Studies by Piaget have found that children in a ‘pre-operational stage’ will ascribe personality to objects up the age where they can be taught otherwise. Even then there remains a temptation to blame something for being in the wrong place or maliciously rolling under furniture. Socks are particularly good at this.
In some cultures the personality of objects has been maintained as natural spirits that animate all things. For example astrology personifies the stars and planets, which are supposed to influence human behavior. We still describe people as ‘jovial’ or ‘mercurial’ and say that mental illness is ‘lunacy’. Many faiths involve a Creator whose handiwork is evidenced in the universe. In this case there is personality expressed in all things as a coherent whole. (The transcription is problematic – bad things are evidence of ‘mysterious ways’).
The attack on animism in western philosophy begins with Thales deterministically predicting an eclipse in 585BC. Even so he found the best explanation for magnetism was that it was directed by a soul. While over time the scientific view has gained the upper hand the mysteries of quantum physics have had a similar effect on Deepak Chopra, Fritjof Capra et al.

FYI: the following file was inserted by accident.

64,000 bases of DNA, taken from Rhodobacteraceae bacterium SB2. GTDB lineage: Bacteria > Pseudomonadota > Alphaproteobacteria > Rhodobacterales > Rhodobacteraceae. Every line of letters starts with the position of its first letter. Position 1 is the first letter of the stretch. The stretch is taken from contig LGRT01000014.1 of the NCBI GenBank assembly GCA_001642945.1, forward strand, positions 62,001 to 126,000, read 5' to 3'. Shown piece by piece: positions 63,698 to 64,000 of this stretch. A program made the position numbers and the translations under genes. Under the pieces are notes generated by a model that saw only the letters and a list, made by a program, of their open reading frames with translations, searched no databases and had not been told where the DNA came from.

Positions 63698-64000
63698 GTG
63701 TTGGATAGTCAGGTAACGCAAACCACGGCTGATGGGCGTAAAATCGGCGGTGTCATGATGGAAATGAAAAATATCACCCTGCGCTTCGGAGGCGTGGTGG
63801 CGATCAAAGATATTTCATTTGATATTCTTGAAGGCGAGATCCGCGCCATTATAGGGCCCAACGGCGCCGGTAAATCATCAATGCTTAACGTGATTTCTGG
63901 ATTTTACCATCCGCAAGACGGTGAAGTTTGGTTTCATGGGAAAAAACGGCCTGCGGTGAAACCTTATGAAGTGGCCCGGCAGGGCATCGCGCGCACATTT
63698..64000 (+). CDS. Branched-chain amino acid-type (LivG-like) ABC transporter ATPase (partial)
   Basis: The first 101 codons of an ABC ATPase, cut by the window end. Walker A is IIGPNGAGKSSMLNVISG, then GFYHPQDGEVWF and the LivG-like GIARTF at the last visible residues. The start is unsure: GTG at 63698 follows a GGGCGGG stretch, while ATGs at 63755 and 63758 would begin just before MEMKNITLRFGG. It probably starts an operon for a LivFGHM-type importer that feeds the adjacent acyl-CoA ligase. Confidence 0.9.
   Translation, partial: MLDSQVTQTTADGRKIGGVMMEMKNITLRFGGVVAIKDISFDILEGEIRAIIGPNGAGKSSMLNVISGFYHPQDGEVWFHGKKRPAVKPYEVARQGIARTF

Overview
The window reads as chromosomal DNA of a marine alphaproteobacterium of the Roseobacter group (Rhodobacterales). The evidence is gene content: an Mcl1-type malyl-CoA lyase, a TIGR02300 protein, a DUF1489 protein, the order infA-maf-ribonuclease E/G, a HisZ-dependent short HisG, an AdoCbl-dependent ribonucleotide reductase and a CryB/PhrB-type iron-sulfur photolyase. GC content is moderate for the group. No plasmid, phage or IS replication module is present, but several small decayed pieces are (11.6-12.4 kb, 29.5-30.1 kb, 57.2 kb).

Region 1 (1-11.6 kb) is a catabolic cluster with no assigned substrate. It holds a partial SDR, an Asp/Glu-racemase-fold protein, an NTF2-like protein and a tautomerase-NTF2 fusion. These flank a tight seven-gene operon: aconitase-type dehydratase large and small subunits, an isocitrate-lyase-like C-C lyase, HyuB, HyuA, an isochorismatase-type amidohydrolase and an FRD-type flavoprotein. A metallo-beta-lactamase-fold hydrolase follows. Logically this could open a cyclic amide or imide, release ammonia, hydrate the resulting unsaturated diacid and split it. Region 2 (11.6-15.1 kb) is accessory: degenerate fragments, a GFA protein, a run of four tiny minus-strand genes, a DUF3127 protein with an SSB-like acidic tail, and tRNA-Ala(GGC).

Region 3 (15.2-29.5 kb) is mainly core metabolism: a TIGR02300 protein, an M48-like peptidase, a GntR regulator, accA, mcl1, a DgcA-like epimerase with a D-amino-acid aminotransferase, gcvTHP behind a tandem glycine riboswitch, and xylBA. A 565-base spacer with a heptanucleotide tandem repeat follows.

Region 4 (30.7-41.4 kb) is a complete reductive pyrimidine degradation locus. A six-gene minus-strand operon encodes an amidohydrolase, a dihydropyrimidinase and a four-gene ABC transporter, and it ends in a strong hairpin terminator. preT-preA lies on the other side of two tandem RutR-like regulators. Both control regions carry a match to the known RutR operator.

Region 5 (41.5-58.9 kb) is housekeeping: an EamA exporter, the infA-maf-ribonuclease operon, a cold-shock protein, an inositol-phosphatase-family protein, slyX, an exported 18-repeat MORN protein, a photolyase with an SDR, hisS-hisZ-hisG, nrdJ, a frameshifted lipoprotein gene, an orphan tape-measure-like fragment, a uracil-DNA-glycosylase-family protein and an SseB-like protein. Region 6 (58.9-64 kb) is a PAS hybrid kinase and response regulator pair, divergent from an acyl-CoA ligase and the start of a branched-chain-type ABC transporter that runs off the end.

Figurative meaning is at the heart of all art, which communicates efficiently via impressions and shared psychology. This is a crux of my argument, that psychology is necessary to understanding the presentation of artworks.
There are many conflicting opinions on the definition of art. Fortunately we don’t have to determine a definition for all art, only that an artwork is something capable of holding the personality of the artist and interacting with that of the viewer.
Rather redundantly, OED defines art as, “Skill; its display and application.” The Cambridge does better with, “the making of objects, images, music, etc. that are beautiful or that express feelings”, although surely they allow both. The phrase ‘express feelings’ is the point that needs to be expanded. Both definitions are limited in that they only deal with the act of creation without mentioning the need for perception. Most sophisticated theories of art require some transaction between artist and audience.
Marcel Duchamp sums it up nicely;